Robot revolutionDuane Benson

Poor Alquist ceded care of the world to Primus and Helena.
He set off on a hopeless search to find any last human survivors.
To no avail, he searched the seven continents and the seven seas.
Until at last, he saw beings, not robots, on a small island near Sumatra.
Poor Alquist, being not a newt, was never again seen on land or at sea.

Chips Making Faces

Chip face

Not too late for a Screaming Circuits electronics business card holder

In November, we started our electronic business card holder program. We ended up building more than we had planned, so it will be available for December as well - at least until we run out.

Business card holder top viewHere's how you get one: If you're an existing customer of ours, we’d like to share with the world, and with our production floor, a little about you. Us marketing folks keep a close eye on what you need, but it's more difficult for the people a little further from the phone to do so. Little videos help.

Send us a short video - somewhere around 30 seconds to 2 minutes - about who you are and what you do. No need to worry about equipment. A cell phone video is fine.  If you send it in before we run out, we'll send you a free business card holder.  We only have 40 of this limited edition available so submit your video today! 

Here's the rules:

  • Must have ordered from us to submit an entry.   
  • You can use any video recording device (cellphone or video camera)

Still not sure if you need one?  Watch this video. 

Who Are We?

People sometimes ask who we are as Americans, or who we think we are.

We are a diverse lot. We are people who couldn't hack it in the old world. We left the old world because we were chased out, kicked out or kidnapped out. We left the old world because we saw opportunity to be free or the opportunity to exploit. We left because we didn't fit in or didn't like the life open to us. Some of us were here first and weren't able to fare well against the newcomers. Some of us escaped the old world because we simply wanted better. We are a mixture of everything that we don't like about the world and of everything that we do like about the world. We are an amalgam of all that is good an all that is bad. We are proof that when you mix good and bad together, the result is more good than bad.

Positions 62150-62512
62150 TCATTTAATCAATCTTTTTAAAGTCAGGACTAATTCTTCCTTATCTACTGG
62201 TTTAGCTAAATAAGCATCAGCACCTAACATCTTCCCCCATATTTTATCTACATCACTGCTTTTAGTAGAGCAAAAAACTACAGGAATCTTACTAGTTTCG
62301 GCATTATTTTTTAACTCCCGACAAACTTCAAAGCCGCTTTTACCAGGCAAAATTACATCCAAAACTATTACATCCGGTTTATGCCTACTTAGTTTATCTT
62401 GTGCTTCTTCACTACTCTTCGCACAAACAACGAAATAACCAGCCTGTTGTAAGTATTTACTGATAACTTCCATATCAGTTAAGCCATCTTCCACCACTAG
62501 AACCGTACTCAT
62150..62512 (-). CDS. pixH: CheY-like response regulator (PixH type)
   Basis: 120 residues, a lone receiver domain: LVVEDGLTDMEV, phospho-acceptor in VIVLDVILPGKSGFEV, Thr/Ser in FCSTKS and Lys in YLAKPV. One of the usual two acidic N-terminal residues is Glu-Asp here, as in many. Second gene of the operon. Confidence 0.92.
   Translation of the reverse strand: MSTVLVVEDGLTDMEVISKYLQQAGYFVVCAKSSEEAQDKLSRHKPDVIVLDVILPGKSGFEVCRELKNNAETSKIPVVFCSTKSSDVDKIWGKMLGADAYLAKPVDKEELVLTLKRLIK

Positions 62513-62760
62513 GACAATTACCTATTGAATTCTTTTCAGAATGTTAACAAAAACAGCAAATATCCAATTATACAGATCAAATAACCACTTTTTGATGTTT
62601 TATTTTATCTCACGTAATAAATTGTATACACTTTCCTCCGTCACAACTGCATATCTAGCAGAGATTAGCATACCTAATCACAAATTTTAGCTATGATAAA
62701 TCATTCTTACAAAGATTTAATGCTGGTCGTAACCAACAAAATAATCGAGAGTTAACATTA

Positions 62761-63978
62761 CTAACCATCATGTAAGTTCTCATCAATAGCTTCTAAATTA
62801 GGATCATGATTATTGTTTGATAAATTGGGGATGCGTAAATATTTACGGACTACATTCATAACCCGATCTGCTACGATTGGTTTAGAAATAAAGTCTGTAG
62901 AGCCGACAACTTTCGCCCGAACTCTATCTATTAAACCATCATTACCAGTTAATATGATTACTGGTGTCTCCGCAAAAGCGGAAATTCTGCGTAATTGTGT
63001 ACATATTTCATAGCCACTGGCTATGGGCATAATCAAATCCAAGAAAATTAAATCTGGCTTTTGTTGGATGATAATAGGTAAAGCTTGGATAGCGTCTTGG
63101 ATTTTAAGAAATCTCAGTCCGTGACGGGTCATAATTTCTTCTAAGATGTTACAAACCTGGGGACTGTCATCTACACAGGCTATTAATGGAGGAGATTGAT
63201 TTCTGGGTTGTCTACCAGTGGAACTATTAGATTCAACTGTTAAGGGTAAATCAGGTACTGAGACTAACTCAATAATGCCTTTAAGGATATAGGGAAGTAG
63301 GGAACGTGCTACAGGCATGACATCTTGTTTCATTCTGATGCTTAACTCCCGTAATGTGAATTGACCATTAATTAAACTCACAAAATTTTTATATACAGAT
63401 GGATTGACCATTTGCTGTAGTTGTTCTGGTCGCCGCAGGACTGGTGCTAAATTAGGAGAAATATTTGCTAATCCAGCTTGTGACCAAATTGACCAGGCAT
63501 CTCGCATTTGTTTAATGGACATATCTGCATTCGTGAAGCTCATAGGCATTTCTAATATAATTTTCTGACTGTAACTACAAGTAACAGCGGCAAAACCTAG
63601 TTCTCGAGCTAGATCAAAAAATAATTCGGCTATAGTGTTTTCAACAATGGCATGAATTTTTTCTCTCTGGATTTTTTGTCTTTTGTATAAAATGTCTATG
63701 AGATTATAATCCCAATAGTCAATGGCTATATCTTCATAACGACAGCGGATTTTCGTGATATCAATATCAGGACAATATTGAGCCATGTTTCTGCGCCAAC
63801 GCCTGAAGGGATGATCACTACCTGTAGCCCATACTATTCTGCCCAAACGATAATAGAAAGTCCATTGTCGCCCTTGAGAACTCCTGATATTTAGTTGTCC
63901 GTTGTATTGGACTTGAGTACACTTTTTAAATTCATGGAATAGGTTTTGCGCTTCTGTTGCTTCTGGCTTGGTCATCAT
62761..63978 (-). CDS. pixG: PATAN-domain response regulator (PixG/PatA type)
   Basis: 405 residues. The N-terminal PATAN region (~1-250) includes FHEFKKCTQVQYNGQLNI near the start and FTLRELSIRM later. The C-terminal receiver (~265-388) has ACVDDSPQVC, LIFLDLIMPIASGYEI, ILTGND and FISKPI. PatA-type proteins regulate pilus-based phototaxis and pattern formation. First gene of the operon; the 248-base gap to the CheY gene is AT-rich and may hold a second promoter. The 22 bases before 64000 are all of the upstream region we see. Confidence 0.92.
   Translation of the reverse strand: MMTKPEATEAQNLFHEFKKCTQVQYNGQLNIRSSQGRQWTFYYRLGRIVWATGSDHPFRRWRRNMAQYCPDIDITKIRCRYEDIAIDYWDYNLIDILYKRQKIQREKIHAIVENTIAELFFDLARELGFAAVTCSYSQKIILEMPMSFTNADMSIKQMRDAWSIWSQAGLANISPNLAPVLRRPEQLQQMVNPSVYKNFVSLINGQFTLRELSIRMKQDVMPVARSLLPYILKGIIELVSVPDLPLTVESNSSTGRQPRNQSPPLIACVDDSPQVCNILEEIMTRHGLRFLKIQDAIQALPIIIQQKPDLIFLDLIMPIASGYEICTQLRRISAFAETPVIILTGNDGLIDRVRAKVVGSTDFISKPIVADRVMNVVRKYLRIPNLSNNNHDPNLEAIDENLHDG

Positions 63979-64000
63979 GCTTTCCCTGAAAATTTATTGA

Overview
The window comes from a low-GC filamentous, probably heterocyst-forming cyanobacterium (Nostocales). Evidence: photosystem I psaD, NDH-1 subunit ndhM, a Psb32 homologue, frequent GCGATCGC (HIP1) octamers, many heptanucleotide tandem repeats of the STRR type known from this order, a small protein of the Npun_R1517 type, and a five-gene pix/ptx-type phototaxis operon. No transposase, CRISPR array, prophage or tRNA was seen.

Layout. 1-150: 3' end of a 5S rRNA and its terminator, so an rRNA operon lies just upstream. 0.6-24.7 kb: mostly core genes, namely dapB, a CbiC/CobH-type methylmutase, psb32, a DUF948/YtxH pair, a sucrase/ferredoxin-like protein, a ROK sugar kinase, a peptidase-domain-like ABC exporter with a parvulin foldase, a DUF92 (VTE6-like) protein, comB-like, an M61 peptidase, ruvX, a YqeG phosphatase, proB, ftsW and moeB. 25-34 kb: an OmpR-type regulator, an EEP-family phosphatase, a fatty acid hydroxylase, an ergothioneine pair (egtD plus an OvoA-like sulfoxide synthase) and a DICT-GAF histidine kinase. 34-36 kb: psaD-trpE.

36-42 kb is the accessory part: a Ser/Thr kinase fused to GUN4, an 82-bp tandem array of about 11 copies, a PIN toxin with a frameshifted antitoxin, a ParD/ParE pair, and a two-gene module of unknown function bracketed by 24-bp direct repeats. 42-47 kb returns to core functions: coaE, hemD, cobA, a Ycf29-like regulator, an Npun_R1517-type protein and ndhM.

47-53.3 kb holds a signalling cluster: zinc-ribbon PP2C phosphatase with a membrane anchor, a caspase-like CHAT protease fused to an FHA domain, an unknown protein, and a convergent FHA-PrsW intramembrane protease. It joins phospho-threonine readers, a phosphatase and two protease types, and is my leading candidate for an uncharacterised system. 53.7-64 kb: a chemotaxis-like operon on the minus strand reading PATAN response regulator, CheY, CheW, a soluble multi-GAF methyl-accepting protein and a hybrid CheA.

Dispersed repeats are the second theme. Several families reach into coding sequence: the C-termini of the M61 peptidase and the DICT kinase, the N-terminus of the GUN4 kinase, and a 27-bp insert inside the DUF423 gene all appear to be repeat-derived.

We are a symbol. We are a symbol to the world that you can change governments without violence. We are a symbol that individuals really do have a voice and a choice. We are a symbol that opportunity for the human spirit still exists. We are this for two reasons: people are willing to dream for it, and people are willing to die for it.

Today is a day set aside in this country, for us to thank those that have been willing to die for it. Without them, the dreamers would never have more than a dream.

Images

New Electronic Screaming Circuits Business Card Holder

It isn't easy to differentiate yourself from the rest of the world.  Use this electronic business card holder to impress your peers and customers. And well, it's just plain cool.  

BizCardHolder

If you are an existing customer of ours, we’d like to share with the world a little about you.  Submit a 30 second to 2 minute video about who you are and what you do.  If you are one of the first 40 entries, you will receive a free business card holder.  We only have 40 of this limited edition available so submit your video today! 

Here's the rules:

  • Must have ordered from us to submit an entry.   
  • You can use any video recording device (cellphone or video camera)

Still not sure if you need one?  Watch this video. 

Freescale KL03 and PCB123 at 0.4mm pitch